State v. Case, No. 48713

CourtUnited States State Supreme Court of Iowa
Writing for the CourtGARFIELD; LARSON
Citation75 N.W.2d 233,247 Iowa 1019
PartiesSTATE of Iowa, Appellee, v. Elmer Arlo CASE, Appellant.
Decision Date09 May 1956
Docket NumberNo. 48713

Page 233

75 N.W.2d 233
247 Iowa 1019
STATE of Iowa, Appellee,
v.
Elmer Arlo CASE, Appellant.
No. 48713.
Supreme Court of Iowa.
May 9, 1956.

Page 235

Bradshaw & Crawford, Fort Dodge, for appellant.

Dayton Countryman, Atty. Gen., Raphael B. R. Dvorak, and George West, Asst. Attys. Gen., and Leo J. Tapscott, County Atty., Des Moines, for appellee.

GARFIELD, Justice.

A jury found defendant, a married man age 27, guilty of what is commonly called statutory rape, in violation of section 698.1, Code 1954, I.C.A. He has appealed from the judgment of conviction. The girl was Nancy Stepp, two days less than twelve years old.

On the night of June 22-23, 1954, defendant and his roommate Huss visited numerous taverns in Des Moines until nearly 1:30 a. m. Defendant then went to the apartment of a Mrs. Grundman with whom he was friendly but found she was not there. He lay down on a bed the state's testimony shows was occupied by the girl Nancy who was 'baby sitting' with Mrs. Grundman's 6-year-old son. About an hour later Mrs. Grundman and Nancy's mother, a near

Page 236

neighbor, found defendant and Nancy in the bed together.

Nancy's evidence and a confession signed by defendant are to the effect he had intercourse with the girl before her mother and Mrs. Grundman found them in the bed. On the trial defendant testified he first knew Nancy was in bed with him when he was wakened by the two women and he denied any misconduct with her. About 3 a. m. Huss, defendant, Nancy, her mother [247 Iowa 1022] and Mrs. Grundman went to a hospital so a doctor could examine Nancy. An intern examined the girl and testified he found some irritation of her vaginal mucosa, a small tear in the hymenal ring which had occurred within 12 hours and evidence of recent bleeding. He also said the insertion of such an object as the male organ could have caused the condition he observed.

When the intern informed the adults who went to the hospital the condition in which he found Nancy, Huss knocked defendant down and kicked him and Mrs. Stepp tore his shirt off and scratched him. The police soon arrived and took defendant into custody.

Later the same morning, between 8:15 and 9:00, two police detectives talked to defendant who gave them a written confession admittedly signed by him. Defendant's first complaint on this appeal is that the trial court erred in admitting the confession in evidence because, it is said, it was not proven to be voluntary and the undisputed evidence shows it was obtained by promises and duress.

I. The test of the admissibility of a written confession is whether it was made freely and voluntarily, without compulsion or inducement of any kind. It is the trial court's province to determine as a preliminary question whether a confession was made with that degree of freedom to justify its admission in evidence or, in case of doubt and of a conflict in the testimony, to submit the question to the jury under proper instructions. If it clearly appears the confession was induced by force, threats or promises the question is one of law for the court and the statement should be rejected. State v. Crisman, 244 Iowa 590, 592, 57 N.W.2d 207, 208, and citations; State v. Williams, 245 Iowa 494, 500, 62 N.W.2d 742, 745, and citations; Note 4 Drake Law Review 123-5.

Here the question whether the confession was voluntary was submitted to the jury under instructions not complained of. This was proper. It does not clearly appear the statement was involuntary. It is true defendant testified he felt 'lousy' and the detectives to whom the paper was given told him if he signed it the charge would be dropped, his family would not be brought into it and he would be released from jail. However, the detectives[247 Iowa 1023] said no promises or threats were made and defendant was not coerced in any way. It is not claimed the officers used physical force or violence.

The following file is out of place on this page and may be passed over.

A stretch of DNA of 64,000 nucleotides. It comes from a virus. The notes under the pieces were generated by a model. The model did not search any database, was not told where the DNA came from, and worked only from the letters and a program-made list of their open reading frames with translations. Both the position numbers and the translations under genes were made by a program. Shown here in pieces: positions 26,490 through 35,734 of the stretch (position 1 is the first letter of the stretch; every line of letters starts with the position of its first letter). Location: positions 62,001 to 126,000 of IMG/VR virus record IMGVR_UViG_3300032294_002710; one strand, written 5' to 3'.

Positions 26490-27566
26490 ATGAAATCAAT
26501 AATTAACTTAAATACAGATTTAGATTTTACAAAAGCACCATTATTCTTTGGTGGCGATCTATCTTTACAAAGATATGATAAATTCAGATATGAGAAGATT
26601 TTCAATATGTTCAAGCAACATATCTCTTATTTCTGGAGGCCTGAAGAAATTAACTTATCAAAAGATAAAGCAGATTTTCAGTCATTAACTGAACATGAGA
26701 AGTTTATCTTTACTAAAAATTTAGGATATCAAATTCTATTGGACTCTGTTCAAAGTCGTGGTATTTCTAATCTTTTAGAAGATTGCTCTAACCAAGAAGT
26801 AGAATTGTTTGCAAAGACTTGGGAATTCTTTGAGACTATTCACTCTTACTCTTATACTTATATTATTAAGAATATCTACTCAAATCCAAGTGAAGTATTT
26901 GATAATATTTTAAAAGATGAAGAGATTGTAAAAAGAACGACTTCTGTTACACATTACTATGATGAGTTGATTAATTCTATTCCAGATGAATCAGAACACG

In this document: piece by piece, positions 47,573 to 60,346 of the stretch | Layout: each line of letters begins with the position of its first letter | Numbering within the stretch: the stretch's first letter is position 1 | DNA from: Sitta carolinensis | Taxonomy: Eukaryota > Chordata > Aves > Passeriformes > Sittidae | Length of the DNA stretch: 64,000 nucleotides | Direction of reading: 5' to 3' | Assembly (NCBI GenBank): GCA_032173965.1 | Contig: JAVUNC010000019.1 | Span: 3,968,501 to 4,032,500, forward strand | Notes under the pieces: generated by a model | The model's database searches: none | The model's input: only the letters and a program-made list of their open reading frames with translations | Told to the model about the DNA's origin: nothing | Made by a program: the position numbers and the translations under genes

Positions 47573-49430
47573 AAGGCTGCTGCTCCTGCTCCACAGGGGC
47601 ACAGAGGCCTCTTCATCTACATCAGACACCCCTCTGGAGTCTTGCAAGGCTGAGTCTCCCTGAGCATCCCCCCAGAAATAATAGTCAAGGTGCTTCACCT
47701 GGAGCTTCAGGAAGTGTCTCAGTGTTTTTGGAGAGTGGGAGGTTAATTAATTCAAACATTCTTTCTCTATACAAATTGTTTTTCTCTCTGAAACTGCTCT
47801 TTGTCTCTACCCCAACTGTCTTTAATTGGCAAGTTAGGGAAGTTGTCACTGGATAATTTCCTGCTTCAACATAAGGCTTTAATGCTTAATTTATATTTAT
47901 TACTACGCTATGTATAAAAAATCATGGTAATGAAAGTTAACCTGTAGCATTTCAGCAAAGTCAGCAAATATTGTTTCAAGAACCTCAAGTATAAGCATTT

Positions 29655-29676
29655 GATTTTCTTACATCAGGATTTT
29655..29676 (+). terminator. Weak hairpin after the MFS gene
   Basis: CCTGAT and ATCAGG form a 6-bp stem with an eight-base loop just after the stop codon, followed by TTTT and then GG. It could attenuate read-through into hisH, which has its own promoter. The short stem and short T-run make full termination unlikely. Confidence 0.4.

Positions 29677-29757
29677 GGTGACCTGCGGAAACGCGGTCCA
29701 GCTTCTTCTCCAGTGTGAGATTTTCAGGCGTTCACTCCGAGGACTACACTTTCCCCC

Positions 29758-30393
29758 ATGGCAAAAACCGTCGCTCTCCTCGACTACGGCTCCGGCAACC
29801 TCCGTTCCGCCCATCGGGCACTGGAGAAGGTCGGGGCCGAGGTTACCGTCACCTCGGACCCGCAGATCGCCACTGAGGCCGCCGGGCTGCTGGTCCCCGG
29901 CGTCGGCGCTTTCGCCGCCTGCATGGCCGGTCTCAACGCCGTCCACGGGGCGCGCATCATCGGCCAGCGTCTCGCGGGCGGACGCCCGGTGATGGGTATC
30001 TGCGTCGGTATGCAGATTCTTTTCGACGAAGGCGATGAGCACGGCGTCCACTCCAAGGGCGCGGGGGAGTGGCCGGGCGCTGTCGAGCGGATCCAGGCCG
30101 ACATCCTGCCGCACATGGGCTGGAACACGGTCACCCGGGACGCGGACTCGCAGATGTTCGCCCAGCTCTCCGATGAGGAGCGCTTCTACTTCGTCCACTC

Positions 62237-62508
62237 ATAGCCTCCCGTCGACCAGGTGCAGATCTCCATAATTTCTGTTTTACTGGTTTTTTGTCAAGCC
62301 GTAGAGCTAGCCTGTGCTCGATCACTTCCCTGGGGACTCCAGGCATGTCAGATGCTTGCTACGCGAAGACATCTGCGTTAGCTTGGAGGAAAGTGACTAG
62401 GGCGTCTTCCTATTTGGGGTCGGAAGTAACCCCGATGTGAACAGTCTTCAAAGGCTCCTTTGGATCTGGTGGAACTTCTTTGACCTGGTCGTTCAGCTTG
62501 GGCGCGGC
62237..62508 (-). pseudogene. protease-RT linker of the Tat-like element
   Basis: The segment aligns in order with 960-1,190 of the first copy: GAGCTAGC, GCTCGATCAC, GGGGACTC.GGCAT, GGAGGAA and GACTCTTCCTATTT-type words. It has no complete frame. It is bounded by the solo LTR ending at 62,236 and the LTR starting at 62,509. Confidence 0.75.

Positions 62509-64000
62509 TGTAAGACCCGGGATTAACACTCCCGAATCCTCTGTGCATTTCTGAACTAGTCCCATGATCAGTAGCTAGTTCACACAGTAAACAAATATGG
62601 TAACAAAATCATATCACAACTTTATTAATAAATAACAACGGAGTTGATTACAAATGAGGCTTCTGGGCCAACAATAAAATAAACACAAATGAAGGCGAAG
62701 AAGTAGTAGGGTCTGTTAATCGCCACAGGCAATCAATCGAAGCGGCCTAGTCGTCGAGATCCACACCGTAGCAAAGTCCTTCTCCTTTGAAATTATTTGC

This confession states it was given of defendant's free will, without threats or promises from the officers and with knowledge it might be used against defendant in court. A written confession which on its face purports to have been freely and voluntarily given is prima facie voluntary and the burden rests upon defendant to show it was involuntarily given. State v. Crisman, supra, 244 Iowa 590, 593, 57 N.W.2d 207, 209, and citations; State v. Webb, 239 Iowa 693, 699, 31 N.W.2d 337, 340, and citations; State v. Boston, 233 Iowa 1249, 1253, 11 N.W.2d 407, 409; State v. Bisanti, 233 Iowa 748, 751, 9 N.W.2d 279, 281, and citations; Note, supra, 4 Drake Law Review 123.

Regarding the voluntary character of the confession this case is strikingly similar to State v. Crisman, supra, which holds admission of the confession was not error. State v. Sims, 241 Iowa 641, 645-647, 40 N.W.2d 463, 465-466, also holds the voluntary character of the confession was for the jury although defendant's testimony (not present here) he was frequently beaten and threatened by the officers raised a sharp dispute on that point.

There was a much stronger showing than we find here of the involuntary nature of

Page 237

the confession in State v. Thomas, 193 Iowa 1004, 188 N.W. 689; State v. Johnson, 241 Iowa 135, 39 N.W.2d 123, and State v. Archer, 244 Iowa 1045, 1049, 58 N.W.2d 44, 46, cited by defendant. The Johnson and Archer decisions are briefly analyzed in State v. Williams, supra, 245 Iowa 494, 500-501, 62 N.W.2d 742, 745.

II. It is said the court erred in limiting defendant's evidence of his good character to that of general moral character and in rejecting testimony as to the traits of character involved in the crime charged.

Fourteen character witnesses testified for defendant, including his wife, his parents, an aunt and uncle. Incidentally, only one (his landlady) lived in Des Moines where defendant had been working for several months. The others were from Fort Dodge where defendant formerly, and also at the time of trial, [247 Iowa 1024] resided and from Mason City where defendant's family lived at the time of the alleged crime. Most of the witnesses said defendant's reputation was good, for general moral character, for truth and veracity, and for having a quiet and peaceful disposition.